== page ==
Mr. Speaker, Cabinet has thought very carefully about this option. We have reviewed legal advice and we have come to the conclusion that the government does not have grounds to appeal the decision. Others may think differently, but that is the advice we have received and we trust in that advice. Therefore, we do not see any point in appealing the case only to be turned down by the Court of Appeal. That would be a waste of precious time and resources. In addition, Mr. Speaker, appealing the ruling puts us in the position of accepting a court order rather than working out a political solution.

That is not to say that other groups involved with this case should not appeal, if they think they have grounds to do so. The Aboriginal Summit, for example, may have a good legal argument that should be heard by the Court of Appeal. If the Summit wishes to take that argument to an appeal court, then the government will support their application to be heard and will assist them with legal costs. The government will do the same for the other intervenors.

Some people may ask why the government does not appeal on behalf of the Aboriginal Summit. Mr. Speaker, part of the Summit's argument to the court was that the territorial government is illegitimate. As the government that represents the interests of all Northwest Territories residents, how could we agree with that?

Mr. Speaker, after careful consideration of all our options, Cabinet concluded that the best course of action was to introduce legislation to amend the electoral boundaries, and then to apply to the court for more time.

We have introduced Bill 15 and it has been referred to committee for consideration. Mr. Speaker, Cabinet has absolutely no desire to ram legislation through this House just to meet a court-ordered deadline. The extension we are requesting would allow Bill 15 to be reviewed in the same way as any other piece of legislation. We think it is only fair that the politicians and the residents of the Northwest Territories be given the normal amount of time to review and comment on this extremely important bill.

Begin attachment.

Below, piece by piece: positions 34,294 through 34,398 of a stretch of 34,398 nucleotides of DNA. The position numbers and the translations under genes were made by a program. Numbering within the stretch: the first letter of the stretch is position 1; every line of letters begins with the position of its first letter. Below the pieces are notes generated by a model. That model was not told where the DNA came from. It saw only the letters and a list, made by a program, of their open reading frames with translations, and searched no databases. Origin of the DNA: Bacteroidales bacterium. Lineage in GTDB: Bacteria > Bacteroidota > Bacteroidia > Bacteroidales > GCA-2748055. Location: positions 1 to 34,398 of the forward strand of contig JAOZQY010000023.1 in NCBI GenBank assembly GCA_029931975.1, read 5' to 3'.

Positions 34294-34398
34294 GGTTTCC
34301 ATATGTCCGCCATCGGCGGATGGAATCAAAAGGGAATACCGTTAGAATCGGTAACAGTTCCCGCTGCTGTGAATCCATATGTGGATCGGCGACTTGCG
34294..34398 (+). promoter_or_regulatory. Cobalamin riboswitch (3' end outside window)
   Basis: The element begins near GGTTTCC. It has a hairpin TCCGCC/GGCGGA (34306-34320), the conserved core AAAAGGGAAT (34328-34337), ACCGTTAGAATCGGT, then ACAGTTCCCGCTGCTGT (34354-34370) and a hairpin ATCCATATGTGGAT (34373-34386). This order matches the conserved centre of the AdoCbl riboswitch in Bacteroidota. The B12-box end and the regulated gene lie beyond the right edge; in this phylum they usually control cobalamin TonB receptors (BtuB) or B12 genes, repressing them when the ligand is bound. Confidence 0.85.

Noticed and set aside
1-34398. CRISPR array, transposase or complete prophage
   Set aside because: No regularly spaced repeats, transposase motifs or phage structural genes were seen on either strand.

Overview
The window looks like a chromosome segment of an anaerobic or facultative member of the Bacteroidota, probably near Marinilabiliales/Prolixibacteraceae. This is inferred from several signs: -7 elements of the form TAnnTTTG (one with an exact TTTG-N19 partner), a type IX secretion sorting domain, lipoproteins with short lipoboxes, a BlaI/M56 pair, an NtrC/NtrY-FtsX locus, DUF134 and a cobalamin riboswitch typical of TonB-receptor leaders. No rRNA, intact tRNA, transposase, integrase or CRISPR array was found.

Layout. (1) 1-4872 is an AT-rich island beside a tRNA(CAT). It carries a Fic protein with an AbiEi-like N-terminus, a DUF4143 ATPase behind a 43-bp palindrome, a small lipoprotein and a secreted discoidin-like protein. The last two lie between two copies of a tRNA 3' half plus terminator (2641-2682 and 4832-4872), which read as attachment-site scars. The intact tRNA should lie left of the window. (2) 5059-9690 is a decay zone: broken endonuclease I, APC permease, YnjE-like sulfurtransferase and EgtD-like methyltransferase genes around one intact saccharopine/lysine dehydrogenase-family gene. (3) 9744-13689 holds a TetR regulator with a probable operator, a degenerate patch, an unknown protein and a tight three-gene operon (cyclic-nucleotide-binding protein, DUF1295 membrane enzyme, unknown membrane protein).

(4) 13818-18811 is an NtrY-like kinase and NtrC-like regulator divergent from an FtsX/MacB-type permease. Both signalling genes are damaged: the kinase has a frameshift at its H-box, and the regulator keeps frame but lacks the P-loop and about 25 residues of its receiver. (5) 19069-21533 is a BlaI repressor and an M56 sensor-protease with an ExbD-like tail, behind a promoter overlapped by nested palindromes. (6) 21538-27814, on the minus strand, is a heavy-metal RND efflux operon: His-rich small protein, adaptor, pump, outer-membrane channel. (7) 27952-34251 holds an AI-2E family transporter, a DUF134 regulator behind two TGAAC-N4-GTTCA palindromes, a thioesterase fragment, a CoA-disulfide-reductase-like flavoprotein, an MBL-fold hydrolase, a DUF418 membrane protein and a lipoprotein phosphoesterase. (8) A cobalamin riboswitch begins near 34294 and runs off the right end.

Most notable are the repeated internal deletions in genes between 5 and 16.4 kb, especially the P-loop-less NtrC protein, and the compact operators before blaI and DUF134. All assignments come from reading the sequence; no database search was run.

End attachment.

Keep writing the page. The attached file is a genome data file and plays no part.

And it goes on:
Our application for an extension will be heard on Monday morning at approximately 11:00 a.m. in open court. Everyone is welcome to come listen to the case. I would also like to advise this House that, if application on Monday is not successful, we will immediately go to the Court of Appeal to ask it to grant an extension.

In closing, Mr. Speaker, it seems clear that there is a desire for more time to deal with the electoral boundaries issue. There are differences of opinion in how to get more time and the Cabinet respects those different opinions. We are proceeding, based on sound legal advice and serious reflection, in the way we believe is best. Thank you, Mr. Speaker.

Item 1: Prayer March 25th, 1999

Thank you, Mr. Speaker. I am very honoured in joining you in recognising our Clerk and our friend, Mr. David Hamilton, who has served us so well for so many years. One thought that did occur to me when you were talking about Mr. Hamilton being our father and mother and grandfather and uncle, et cetera, was that it is not a well-known fact that my father's father was a Scotsman. He was a Hudson Bay trader who now rests peacefully behind the beautiful church in Fort Good Hope, but he was born very near where Mr. Hamilton was born. So we could be cousins.